A few days ago, I decided to get the faulty reverse light replaced on my car from a mechanic at Jail Road, Lahore. He specializes in imported cars. I saw a Prius there with its trunk open and battery exposed. As I have a very curious nature and own a Prius myself, I decided to inquire the matter from the fellow Prius owner and the mechanic.
The owner insisted that the battery pack of the Prius was faulty. The car was a recent purchase with registration applied for. On asking how does he know the battery is not working, he replied, the car is giving me less than 30Km/l, so something must be wrong with the battery.
I must emphasize here that even though the Prius is a fuel efficient car and you can expect an average of 20-22 kilometer per liter depending on the type of traffic conditions and your driving habits but do not expect miracles.
Coming back to the topic now, the mechanic opened up the battery pack of the Prius. It had many tiny cells. He inserted some sort of probe into each cell one by one and did his tests and after a while told the Prius owner that the battery was perfectly all right and he did not need to worry about anything. He also told the expected fuel average of the Prius to the new Prius owner as he drove away delighted.
It made me wonder, can Toyota Indus offer some sort of warranty for the dealer/self imported Prius? I think they can and they should as they are importing and selling Prius themselves as well so giving after market warranty would not involve much of a technical investment at their end.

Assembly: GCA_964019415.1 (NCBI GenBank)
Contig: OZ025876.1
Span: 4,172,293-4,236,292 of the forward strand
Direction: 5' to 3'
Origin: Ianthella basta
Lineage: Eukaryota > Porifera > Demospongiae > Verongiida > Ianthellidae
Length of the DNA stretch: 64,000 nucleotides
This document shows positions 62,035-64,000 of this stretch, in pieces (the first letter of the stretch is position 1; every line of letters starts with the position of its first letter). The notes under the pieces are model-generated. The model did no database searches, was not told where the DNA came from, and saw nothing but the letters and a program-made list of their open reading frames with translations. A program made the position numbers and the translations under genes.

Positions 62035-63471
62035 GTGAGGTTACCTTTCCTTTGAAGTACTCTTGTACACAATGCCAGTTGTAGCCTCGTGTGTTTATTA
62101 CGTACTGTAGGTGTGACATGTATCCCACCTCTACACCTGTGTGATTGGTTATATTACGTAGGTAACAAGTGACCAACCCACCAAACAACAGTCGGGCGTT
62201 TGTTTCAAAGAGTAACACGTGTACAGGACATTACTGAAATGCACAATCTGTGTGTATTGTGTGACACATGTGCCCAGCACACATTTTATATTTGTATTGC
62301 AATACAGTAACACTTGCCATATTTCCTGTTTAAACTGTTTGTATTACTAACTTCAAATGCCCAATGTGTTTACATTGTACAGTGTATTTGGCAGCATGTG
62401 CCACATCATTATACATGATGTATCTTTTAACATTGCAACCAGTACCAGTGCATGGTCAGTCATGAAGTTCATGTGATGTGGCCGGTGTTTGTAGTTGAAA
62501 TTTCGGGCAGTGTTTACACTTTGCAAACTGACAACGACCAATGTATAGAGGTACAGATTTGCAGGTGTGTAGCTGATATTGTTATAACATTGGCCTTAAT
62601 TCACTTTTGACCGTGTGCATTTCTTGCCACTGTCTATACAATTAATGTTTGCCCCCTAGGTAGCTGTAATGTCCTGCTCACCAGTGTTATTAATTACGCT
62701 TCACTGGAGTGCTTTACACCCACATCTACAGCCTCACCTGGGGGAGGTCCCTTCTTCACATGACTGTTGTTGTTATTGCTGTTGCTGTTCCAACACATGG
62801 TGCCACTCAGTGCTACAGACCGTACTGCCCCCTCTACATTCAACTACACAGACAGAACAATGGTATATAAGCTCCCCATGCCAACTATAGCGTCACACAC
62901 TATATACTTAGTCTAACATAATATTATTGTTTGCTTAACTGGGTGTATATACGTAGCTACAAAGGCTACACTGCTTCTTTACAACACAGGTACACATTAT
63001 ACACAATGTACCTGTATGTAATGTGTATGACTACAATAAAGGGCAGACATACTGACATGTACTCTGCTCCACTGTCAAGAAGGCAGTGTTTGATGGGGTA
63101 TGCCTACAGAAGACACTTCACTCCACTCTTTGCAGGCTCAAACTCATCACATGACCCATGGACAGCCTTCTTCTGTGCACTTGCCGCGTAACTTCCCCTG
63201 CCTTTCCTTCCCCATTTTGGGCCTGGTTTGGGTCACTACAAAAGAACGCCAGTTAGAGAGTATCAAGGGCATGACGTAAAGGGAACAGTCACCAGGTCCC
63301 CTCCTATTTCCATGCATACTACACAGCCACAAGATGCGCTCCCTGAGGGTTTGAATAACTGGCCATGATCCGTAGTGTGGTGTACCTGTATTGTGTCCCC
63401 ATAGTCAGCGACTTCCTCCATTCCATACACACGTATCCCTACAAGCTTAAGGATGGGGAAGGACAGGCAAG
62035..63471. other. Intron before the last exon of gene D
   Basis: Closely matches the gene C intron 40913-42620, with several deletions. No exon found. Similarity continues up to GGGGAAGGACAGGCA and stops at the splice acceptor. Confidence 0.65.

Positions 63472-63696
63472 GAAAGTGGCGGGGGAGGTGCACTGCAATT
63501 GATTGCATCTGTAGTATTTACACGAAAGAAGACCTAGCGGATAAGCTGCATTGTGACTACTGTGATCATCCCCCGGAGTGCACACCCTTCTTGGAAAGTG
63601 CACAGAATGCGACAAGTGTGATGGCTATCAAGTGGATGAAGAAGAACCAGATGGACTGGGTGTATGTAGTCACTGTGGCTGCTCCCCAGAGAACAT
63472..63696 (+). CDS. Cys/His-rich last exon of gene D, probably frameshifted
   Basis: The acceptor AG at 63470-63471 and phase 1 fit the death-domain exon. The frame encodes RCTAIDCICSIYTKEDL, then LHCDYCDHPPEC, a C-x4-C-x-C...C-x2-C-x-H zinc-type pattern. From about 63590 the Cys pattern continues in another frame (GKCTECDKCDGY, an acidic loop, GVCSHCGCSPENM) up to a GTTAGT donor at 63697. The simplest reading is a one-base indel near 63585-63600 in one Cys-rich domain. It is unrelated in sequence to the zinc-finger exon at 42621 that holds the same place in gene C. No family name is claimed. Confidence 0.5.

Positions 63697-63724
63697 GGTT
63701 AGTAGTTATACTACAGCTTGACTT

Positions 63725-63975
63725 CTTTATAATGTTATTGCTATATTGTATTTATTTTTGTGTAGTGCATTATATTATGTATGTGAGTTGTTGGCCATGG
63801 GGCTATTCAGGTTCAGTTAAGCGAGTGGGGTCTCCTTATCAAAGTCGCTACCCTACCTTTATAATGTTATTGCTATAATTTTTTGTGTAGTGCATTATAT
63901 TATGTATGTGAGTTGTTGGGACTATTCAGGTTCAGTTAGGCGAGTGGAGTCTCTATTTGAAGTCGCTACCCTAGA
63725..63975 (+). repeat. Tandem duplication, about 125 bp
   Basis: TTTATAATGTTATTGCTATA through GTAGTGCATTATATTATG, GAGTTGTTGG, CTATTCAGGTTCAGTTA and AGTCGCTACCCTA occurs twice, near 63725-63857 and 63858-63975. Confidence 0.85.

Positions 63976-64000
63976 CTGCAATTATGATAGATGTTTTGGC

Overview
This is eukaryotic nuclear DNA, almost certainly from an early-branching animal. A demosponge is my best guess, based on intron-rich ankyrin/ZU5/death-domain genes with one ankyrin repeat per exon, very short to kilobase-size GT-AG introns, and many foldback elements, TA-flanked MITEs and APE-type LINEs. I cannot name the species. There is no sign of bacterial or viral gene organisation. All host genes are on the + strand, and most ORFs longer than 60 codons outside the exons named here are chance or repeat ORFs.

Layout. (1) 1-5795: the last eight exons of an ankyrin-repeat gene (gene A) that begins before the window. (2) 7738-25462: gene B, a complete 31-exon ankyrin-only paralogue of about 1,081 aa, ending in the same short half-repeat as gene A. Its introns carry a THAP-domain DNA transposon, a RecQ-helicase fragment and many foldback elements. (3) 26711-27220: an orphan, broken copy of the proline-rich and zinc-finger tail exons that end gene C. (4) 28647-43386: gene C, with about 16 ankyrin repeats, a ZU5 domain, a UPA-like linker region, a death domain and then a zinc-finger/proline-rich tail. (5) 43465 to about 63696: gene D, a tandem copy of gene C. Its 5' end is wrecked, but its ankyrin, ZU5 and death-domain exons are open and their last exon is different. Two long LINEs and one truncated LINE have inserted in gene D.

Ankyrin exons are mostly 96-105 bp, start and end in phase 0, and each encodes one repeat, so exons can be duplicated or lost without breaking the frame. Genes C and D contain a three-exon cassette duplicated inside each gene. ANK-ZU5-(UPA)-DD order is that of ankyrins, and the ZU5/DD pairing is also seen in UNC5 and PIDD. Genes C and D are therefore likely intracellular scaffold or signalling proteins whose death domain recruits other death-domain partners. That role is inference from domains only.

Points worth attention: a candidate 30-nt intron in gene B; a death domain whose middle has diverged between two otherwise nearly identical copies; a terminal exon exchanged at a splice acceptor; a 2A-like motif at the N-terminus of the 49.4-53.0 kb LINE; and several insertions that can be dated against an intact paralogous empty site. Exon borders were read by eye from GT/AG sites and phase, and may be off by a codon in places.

Internationally, Toyota offers a 100,000 miles or roughly 160,000 kilometers warranty for the Prius. This does not mean that the battery will fail once the odometer hits 160,001 kilometers. The battery of Prius is one of the most robust parts in the vehicle, and it is designed to last the lifetime of the vehicle. It has the reliability of the solar satellite, figuratively.
Contrary to popular belief, there have been very few defects related to the battery of the Prius internationally. Some Prius have been used as taxis in many parts of the world, and they have clocked more than 400,000 miles and are still going strong. There is even an experiment performed by Consumer Reports where a 10 year old or so Prius (which had covered quite a lot of distance) was tested against a brand new Prius, and the difference of mileage of both cars was a mere 1 mpg or about 2 km/l roughly. I say this speaks a lot about the performance of the Prius.
What Toyota Indus can do is that they can inspect the car, especially the battery, and if found right, they can charge a specified amount of money and offer a warranty for a certain distance or a time period. If the car does not meet their criteria, they can always suggest what needs to be fixed and/or replaced (caveat emptor), and they can offer maintenance services as well.
In both ways, Toyota Indus will benefit and it is a win-win situation for both Toyota Indus and the Prius owners. As this would increase buyers’ confidence in the Prius and it will also create a greater acceptability of the Prius in the market which would ultimately benefit the Indus Motor Company in the long run as greater acceptability means greater number of units sold of their own Prius.